More tests needed for oesophageal cancer patients

March 1, 2011, University of Adelaide

A University of Adelaide medical researcher says current treatment for people diagnosed with oesophageal cancer could be improved with additional pathology tests.

Dr Sarah Thompson, a surgeon and PhD candidate, says tiny cancer cells are being missed in routine pathology examinations, resulting in half of patients who have been given the "all-clear" dying within five years.

In a study of 250 oesophageal cancer patients in Adelaide over the past 10 years, Dr Thompson found that of the 119 people given a clean bill of health, only 62 were still alive five years later.

"If you tell people they are totally clear of cancer and then a year later they come back with secondary cancer, that is a devastating result," she says.

More than 1000 people are diagnosed with cancer of the oesophagus in Australia each year. There are two types: , occurring in the top part of the oesophagus; and , which is closer to the stomach. The latter has increased by 400% in Australia since the 1970s.

Dr Thompson's study showed that oesophageal tumour cells are being missed in the in conventional pathological tests.

"Pathologists normally take just one cut from a lymph node when testing for cancer and this is usually sufficient. But our research has shown that in one third of cancer patients with negative nodes, small cancer cells will be present. These are only visible with special stains and at least three cuts of the node," Dr Thompson says.

"A controversy in the medical world, as far as predicting cancer survival rates, is whether or not those tiny, single mean anything. Some medical experts believe these cells are just in transit and passing through our . Others think if they are present in the lymph nodes these patients should be offered chemotherapy as a matter of course."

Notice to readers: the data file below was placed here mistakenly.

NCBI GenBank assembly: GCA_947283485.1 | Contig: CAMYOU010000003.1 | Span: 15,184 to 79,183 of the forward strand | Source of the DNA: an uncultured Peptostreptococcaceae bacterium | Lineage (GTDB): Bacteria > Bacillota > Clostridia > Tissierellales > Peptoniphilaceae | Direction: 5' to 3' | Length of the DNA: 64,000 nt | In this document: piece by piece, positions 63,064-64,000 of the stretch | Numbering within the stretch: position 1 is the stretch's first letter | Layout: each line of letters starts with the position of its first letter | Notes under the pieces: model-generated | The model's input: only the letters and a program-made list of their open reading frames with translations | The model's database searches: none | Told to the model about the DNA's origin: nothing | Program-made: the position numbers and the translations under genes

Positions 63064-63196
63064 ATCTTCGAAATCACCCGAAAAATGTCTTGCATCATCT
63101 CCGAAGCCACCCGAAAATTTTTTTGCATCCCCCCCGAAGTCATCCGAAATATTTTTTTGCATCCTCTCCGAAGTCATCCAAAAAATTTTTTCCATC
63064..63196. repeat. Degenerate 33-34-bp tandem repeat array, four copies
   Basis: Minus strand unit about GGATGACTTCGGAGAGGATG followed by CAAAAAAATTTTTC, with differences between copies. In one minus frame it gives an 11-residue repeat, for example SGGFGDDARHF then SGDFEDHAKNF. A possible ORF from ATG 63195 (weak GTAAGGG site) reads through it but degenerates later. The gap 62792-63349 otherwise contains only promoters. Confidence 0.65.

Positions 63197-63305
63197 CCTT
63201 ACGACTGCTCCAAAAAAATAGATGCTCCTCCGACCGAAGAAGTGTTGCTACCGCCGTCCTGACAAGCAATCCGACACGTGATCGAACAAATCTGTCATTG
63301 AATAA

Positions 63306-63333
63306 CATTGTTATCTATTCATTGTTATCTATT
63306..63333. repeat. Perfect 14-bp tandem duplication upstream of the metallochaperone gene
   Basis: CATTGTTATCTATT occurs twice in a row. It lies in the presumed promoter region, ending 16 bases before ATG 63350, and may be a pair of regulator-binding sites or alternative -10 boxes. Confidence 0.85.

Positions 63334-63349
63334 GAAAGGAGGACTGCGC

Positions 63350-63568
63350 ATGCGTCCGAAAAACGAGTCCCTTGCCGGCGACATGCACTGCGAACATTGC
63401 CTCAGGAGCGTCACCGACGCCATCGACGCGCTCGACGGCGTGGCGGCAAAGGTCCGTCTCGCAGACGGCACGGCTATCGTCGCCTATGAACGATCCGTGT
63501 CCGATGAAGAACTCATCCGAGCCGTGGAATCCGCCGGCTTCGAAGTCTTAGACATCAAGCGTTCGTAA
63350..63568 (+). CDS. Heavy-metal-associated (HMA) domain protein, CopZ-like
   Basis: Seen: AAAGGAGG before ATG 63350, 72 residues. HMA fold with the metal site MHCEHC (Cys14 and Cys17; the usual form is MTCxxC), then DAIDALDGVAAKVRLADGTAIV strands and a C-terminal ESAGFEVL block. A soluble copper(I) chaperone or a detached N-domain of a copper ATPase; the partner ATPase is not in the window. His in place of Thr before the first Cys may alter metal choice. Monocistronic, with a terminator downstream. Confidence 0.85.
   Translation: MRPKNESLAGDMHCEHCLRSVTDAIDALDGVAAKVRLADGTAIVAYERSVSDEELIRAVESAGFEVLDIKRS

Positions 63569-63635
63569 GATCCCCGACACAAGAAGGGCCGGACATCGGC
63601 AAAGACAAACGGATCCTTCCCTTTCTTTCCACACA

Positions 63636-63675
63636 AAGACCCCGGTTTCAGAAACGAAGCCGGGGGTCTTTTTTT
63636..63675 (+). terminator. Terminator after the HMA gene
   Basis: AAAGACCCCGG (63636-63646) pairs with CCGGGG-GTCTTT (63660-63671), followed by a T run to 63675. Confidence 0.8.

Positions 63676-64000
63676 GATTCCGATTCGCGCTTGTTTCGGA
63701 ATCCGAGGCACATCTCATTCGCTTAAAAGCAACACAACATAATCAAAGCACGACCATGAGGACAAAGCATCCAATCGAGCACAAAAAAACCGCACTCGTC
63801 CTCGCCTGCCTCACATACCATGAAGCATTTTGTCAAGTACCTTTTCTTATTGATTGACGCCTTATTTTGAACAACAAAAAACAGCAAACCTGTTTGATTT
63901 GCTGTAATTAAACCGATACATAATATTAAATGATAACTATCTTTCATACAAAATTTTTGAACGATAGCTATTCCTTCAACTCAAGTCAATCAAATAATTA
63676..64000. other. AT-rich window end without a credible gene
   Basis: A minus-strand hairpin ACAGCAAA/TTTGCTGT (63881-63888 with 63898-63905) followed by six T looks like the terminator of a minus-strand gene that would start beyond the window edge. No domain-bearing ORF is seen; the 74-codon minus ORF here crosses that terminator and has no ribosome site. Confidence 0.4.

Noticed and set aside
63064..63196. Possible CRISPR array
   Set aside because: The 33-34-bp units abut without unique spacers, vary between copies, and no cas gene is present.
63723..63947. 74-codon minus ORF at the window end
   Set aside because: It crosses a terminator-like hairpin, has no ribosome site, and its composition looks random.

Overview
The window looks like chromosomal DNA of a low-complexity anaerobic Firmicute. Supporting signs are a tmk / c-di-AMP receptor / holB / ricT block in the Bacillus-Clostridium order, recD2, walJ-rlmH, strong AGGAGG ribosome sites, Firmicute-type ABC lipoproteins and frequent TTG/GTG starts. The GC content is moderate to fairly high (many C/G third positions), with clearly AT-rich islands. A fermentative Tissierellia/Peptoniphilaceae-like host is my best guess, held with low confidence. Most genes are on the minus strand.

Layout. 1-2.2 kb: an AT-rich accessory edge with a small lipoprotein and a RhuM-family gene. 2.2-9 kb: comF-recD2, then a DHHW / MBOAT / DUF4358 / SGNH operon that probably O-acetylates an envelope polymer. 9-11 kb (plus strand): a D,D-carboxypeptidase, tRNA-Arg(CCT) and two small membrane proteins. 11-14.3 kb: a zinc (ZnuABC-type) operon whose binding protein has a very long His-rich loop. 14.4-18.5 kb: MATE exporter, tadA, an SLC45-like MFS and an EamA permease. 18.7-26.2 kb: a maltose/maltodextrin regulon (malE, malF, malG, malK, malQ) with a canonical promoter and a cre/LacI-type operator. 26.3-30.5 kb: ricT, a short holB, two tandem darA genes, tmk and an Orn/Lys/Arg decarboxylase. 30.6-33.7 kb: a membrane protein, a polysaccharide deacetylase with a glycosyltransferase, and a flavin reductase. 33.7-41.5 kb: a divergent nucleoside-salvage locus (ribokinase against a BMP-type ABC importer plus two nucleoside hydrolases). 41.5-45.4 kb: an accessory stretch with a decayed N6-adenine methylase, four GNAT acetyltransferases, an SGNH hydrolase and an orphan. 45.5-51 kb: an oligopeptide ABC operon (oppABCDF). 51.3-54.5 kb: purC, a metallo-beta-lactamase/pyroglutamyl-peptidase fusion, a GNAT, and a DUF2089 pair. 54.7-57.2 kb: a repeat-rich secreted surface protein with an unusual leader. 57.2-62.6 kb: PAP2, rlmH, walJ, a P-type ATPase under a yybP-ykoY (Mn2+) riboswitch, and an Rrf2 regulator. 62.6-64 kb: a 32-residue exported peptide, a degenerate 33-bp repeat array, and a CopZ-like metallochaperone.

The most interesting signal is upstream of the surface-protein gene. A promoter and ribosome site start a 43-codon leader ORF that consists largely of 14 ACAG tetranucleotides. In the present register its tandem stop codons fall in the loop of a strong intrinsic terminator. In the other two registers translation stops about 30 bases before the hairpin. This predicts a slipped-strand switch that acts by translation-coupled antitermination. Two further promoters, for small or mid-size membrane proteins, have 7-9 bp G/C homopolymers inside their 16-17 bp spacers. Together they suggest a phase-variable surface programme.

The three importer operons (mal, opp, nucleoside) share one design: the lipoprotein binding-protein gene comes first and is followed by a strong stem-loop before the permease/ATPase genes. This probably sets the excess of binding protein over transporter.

Dr Thompson says the oesophageal cancer patients who have the most to gain are those who have had surgery without chemotherapy or radiation beforehand to shrink the tumour.

"Chemotherapy after surgery might improve their survival."

"I think there is also merit in changing the existing pathology guidelines for oesophageal to ensure a more accurate diagnosis. Further sectioning and staining of the lymph nodes should be carried out if the lymph nodes are negative after only one cut to rule out the presence of isolated ," Dr Thompson says.

Her findings have been published in the Annals of Surgery in an article co-authored by Dr Thompson's PhD supervisor Professor Glyn Jamieson, the Dorothy Mortlock Professor of Surgery at the University of Adelaide.

Related Stories

Recommended for you

Study tracks evolutionary transition to destructive cancer

February 23, 2018
Evolution describes how all living forms cope with challenges in their environment, as they struggle to persevere against formidable odds. Mutation and selective pressure—cornerstones of Darwin's theory—are the means ...

Researchers use a molecular Trojan horse to deliver chemotherapeutic drug to cancer cells

February 23, 2018
A research team at the University of California, Riverside has discovered a way for chemotherapy drug paclitaxel to target migrating, or circulating, cancer cells, which are responsible for the development of tumor metastases.

Lab-grown 'mini tumours' could personalise cancer treatment

February 23, 2018
Testing cancer drugs on miniature replicas of a patient's tumour could help doctors tailor treatment, according to new research.

An under-the-radar immune cell shows potential in fight against cancer

February 23, 2018
One of the rarest of immune cells, unknown to scientists a decade ago, might prove to be a potent weapon in stopping cancer from spreading in the body, according to new research from the University of British Columbia.

Putting black skin cancer to sleep—for good

February 22, 2018
An international research team has succeeded in stopping the growth of malignant melanoma by reactivating a protective mechanism that prevents tumor cells from dividing. The team used chemical agents to block the enzymes ...

Cancer risk associated with key epigenetic changes occurring through normal aging process

February 22, 2018
Some scientists have hypothesized that tumor-promoting changes in cells during cancer development—particularly an epigenetic change involving DNA methylation—arise from rogue cells escaping a natural cell deterioration ...

0 comments

Please sign in to add a comment. Registration is free, and takes less than a minute. Read more

Click here to reset your password.
Sign in to get notified via email when new comments are made.